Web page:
Today's Story Line:

The camp President Bill Clinton will be visiting tomorrow in Kosovo is Brobdingnagian in scale: It's the equivalent of 775 football fields or about 1,000 city blocks. Big enough to raise questions about its continuing strategic value in Balkan geopolitics.

While Colombia's leaders negotiate for an end to civil war, one town can't wait - it's carved out its own peace accord. Quote of note: "The government is starting at the top, making peace between the leaders. But we must make peace from the bottom upward. We have to start with the peasant." - mayor of Mogotes, Colombia.

- David Clark Scott World editor


*PINK FLOYD IN FARSI, ANYONE? While some of Iran's students are playing high-stakes political games (this page), Mideast correspondent Scott Peterson found that others are grooving on changes in Iran's cultural landscape. Invited to an Iranian home for dinner, Scott was approached by the couple's teen son for the definition of "sandman." The boy explained that the lyrics of every Metallica song have been translated into Farsi. The Ministry of Information and Islamic Guidance, in the hands of reformists, has approved a record number of these books for publication. The first print run of Metallica lyrics was for 5,500 copies, some 2,000 more than normal. Bootleg and compressed CDs - unmarked and illegal - are also readily available.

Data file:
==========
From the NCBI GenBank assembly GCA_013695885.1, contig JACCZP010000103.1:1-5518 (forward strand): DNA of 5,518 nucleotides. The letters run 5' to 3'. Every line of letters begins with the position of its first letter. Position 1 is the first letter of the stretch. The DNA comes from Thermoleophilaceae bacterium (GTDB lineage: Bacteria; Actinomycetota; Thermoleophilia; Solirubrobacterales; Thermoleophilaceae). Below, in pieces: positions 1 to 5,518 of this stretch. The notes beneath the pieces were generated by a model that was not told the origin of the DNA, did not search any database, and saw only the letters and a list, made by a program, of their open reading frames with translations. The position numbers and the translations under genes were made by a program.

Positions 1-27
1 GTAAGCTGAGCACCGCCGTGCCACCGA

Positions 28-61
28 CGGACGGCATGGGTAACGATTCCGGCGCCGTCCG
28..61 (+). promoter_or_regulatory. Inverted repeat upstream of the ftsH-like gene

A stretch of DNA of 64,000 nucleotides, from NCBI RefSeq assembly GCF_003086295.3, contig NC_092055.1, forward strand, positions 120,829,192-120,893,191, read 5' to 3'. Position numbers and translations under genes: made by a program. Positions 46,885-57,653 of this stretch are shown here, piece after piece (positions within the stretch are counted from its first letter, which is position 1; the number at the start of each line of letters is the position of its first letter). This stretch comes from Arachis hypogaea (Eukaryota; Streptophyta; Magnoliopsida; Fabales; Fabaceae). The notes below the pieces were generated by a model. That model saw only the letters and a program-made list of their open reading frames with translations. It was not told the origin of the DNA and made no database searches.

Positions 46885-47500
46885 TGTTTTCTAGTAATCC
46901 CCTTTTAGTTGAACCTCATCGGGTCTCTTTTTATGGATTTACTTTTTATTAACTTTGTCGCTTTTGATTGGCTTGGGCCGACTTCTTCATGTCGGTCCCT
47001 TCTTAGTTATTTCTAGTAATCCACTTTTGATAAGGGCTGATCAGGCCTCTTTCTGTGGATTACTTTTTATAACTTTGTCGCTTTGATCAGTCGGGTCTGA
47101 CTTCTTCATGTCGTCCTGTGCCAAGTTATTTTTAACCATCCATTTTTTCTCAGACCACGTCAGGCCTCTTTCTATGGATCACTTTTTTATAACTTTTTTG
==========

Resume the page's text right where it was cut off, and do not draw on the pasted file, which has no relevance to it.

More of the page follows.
*CAMP MUDHOLE: Some press reports describing US Camp Bondsteel in Kosovo made it sound like a luxurious "Disneyland," says reporter Michael Jordan. He found more mud than Mouseketeers. "The roads aren't paved. It looks like a track built for four-wheel-drive vehicles," says Michael. "Every hut has a trough of water outside to wash your boots off." The Burger King food truck serves no shakes, but is a "big hit" with visiting soldiers from other sectors who relish the change from local cuisine and military rations.

*CORRUPTION HIGHWAY: Reporter Martin Hodgson was told that the bus ride from the main highway to Mogotes, Colombia - a town that last month won the national prize for peacekeeping - would take two hours. So he was surprised to see a signpost indicating that the distance to the village was only 33 kilometers (20 miles). "After just five spine-jarring minutes I realized why - the road was a muddy track pitted with holes and ditches." Later, Martin was told that - according to official records - the road has been paved four times. The money was all spent, but somehow, the work was never done.

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(c) Copyright 1999. The Christian Science Publishing Society

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